Optics engineers commonly require optical adhesives to bond components together during optical assembly, lens and prism bonding, optical element positioning and fixturing, and fibre-optic assembly. Every adhesive has its own strengths and limitations, which can make it challenging to determine which is the most suitable material for the task at hand. Selecting an adhesive requires careful consideration, weighing up the properties of the material according to the requirements of the application, balanced against the process demands. Optical transmission and perhaps refractive index are often primary considerations if the adhesive is to be in the light path, but there are a number of other things to think about.
Optical adhesive properties
To some extent, all adhesives shrink in volume during curing. This can cause stress on the parts and can cause focusing and alignment issues during assembly. To overcome this, you can opt for a material with low shrinkage. Standard epoxy adhesives typically have a shrinkage of around 3-5%. There are special UV curing optical adhesives that shrink 0.2-0.4%, whilst maintaining optical clarity. The hardness and modulus of the cured material may be important for the integrity and performance of the structure. For example, fibre-optic terminating adhesives may need to cure very hard in order to allow polishing and prevent fibre movement.
You should also consider outgassing — the release of volatile materials both during and post cure — when selecting an adhesive, if the condensing of these volatiles onto optical surfaces will lead to quality issues.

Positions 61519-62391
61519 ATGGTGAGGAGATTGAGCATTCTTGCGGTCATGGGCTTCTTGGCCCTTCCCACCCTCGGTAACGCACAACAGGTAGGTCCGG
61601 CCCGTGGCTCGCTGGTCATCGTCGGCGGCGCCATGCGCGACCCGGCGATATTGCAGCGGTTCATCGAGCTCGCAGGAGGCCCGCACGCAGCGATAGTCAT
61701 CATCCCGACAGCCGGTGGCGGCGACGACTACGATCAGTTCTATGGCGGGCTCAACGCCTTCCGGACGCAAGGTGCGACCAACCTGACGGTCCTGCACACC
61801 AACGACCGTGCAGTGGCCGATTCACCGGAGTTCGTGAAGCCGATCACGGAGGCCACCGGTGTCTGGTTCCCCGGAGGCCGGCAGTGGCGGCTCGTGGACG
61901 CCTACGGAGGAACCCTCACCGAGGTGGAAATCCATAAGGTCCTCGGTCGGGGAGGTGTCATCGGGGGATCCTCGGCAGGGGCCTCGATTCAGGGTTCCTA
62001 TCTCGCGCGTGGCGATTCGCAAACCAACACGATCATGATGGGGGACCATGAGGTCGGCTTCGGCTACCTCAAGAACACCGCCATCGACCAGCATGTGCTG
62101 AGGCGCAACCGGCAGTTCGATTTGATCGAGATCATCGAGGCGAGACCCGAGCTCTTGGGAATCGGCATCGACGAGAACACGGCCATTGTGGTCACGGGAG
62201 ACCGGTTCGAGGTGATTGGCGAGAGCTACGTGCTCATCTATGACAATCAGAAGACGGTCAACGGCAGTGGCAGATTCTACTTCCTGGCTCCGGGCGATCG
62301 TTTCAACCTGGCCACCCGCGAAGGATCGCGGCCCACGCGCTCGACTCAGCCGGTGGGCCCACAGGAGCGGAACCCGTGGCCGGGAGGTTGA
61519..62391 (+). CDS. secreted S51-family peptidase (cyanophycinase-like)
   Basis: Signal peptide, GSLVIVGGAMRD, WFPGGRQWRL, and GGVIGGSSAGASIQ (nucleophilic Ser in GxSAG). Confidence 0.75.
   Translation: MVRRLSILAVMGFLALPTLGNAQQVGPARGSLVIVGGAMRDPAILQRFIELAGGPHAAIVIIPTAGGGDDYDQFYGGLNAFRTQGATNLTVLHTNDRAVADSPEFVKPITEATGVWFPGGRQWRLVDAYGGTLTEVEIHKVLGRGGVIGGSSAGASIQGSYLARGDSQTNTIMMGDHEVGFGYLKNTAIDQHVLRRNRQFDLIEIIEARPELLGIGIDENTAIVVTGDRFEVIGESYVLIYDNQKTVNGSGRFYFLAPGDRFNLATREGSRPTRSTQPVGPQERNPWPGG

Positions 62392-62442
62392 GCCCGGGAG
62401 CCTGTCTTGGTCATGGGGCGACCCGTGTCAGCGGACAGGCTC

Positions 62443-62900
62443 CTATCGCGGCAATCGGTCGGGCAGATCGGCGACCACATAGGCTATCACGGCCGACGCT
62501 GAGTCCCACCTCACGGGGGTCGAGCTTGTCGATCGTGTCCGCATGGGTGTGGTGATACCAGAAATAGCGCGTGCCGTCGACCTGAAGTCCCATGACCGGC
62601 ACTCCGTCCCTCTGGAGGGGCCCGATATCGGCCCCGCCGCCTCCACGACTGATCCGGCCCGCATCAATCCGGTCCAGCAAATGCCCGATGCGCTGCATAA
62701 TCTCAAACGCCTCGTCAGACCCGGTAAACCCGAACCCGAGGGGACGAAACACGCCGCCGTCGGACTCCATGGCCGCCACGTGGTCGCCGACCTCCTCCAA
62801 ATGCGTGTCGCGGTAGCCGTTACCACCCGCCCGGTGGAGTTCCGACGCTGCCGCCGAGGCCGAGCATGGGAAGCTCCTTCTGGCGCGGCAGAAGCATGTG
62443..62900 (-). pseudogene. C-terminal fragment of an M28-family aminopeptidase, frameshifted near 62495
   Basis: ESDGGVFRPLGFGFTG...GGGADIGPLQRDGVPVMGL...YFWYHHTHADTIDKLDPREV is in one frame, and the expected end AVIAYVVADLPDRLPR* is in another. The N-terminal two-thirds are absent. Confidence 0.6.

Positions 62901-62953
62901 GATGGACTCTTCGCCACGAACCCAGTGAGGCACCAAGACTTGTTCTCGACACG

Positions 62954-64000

Curing and handling optical adhesives
The optics engineer should consider the curing method of the adhesive and how it will affect the speed and complexity of the project. UV curing adhesives cure in a few seconds, which can be beneficial if speed is a requirement for your production process. This rapid curing is useful during alignment or focusing, as the adhesive is quickly cured once the positioning process is complete, releasing complex jigs and fixtures for the next assembly. Two part optical epoxies take longer to cure than UV cured adhesives (minutes to days as opposed to seconds); they can be accelerated with heat, although the thermal excursion can induce stress into the parts during and post cure. Epoxies do offer high hardness, and good chemical and temperature resistance (potentially 350°C for short periods), and can resist multiple autoclaving cycles. Products from our Opti-tec and Polytec PT ranges include suitable optical epoxies.
The viscosity of the adhesive is also a factor. Will the adhesive be required to fill a gap; wick into a gap; or bridge a gap? If a two-part system is specified, mixing becomes a process concern. Special equipment may be needed to provide a repeatable homogeneous mix. Degassing may be required if the mixing process induces air that becomes an unacceptable artefact in the light path.
UV curable acrylate adhesives are a popular choice for optics applications because they are easy to use and offer a rapid cure time. For example, low-stress, low movement UV curable optical assembly adhesives, such as from the Dymax OP optical assembly adhesives range, offer optics engineers options that cure in seconds, while still providing strength and clarity. Offering shrinkage as low as 0.1%, and high tensile strength bonds of 3,000 psi in a single component, this type of adhesive is a compelling option for many optics applications.
The wide range of options now available can make choosing the right optical adhesive for your application a challenging task. We welcome the opportunity to work with you on material selection and supply, as well as the associated application and curing equipment. Please get in touch.